Taps Coogan – June 15th, 2022
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Creator of Yardeni Research and author of ‘In Praise of Profits,’ Ed Yardeni, has been, to his credit, one of the most consistently bullish prognosticators on US markets since the fallout of the Global Financial Crisis.
Over the past few months, that bullishness has sounded increasingly strained and now Dr. Yardeni is conceding that we are in a bear market, that we have been in one since the start of the year, that the market is likely headed lower, and that the chance of a recession is rising.
Notably, Dr. Yardeni now sees a triple-rate hike Wednesday, another in July, and yet another in September.
Some excerpts from Dr. Yardeni:
“I don’t think (the Fed) would have planted that story (about a triple rate hike) in the Wall Street Journal unless they intended to do it. And I think that… Powell will indicate that there will be another one (triple hike) coming in the July meeting and another one at the September meeting… I think it will be another three consecutive increases of 75 basis points.”
“We are increasing the odds of a recession… I think that we are currently in a bear market… We have been in a bear market, with the benefit of hindsight, since January 3rd… and I think the outlook is increasing for the risk of a recession, but I’m not at 100%, I’m at 45%… Seriously, I think that somehow these recession concerns are being overstated, but I can’t ignore the fact that we may very well talk ourselves into recession…”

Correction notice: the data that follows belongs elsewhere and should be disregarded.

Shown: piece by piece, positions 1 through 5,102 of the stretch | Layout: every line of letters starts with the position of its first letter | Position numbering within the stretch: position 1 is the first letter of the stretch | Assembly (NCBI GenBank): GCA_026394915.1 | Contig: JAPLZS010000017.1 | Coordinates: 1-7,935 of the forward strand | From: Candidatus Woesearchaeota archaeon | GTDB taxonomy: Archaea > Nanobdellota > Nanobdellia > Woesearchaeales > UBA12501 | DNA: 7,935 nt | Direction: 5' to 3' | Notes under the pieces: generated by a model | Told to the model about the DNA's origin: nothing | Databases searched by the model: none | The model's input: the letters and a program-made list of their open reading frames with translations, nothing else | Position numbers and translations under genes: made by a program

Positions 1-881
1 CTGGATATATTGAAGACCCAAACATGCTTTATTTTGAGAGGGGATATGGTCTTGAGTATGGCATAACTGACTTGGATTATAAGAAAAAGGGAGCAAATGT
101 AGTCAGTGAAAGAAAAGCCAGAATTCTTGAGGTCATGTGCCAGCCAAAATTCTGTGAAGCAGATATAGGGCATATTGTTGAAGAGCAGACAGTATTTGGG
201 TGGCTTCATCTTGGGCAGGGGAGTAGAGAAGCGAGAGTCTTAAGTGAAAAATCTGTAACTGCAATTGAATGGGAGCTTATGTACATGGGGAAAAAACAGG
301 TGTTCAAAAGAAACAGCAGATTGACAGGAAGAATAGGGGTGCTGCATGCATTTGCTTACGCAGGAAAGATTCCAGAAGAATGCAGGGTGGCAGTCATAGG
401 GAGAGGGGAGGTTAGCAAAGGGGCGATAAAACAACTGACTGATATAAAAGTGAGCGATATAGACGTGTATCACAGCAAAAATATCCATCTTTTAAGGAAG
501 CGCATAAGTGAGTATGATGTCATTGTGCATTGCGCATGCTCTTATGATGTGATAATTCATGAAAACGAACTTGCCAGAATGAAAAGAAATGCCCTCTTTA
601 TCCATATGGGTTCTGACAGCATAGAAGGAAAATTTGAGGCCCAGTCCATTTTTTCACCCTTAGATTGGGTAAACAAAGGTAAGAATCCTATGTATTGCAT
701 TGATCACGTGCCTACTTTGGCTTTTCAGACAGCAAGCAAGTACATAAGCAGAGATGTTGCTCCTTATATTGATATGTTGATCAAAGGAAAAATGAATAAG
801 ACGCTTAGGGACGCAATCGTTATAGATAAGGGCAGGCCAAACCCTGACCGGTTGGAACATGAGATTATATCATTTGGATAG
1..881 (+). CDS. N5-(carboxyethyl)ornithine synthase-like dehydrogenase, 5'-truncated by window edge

“It’s kind of like trying to catch a falling knife here clearly, but I think it probably has lower to go. I kind of like to see where we were right before the pandemic. We were around 3,300-3,400 back then. I guess it’s conceivable that we go that far back, but that would be mostly a valuation issue. As I’ve said before, we’ve got a problem with the earnings valuations. The P/E has been too high and now it’s probably got to go too low for a time here.”
As for the call for three consecutive 75 basis point rate hikes, let’s hope he is wrong. The Fed belatedly rushing to hike rates on the cusp of a recession is the leading cause of financial crashes since 1913.
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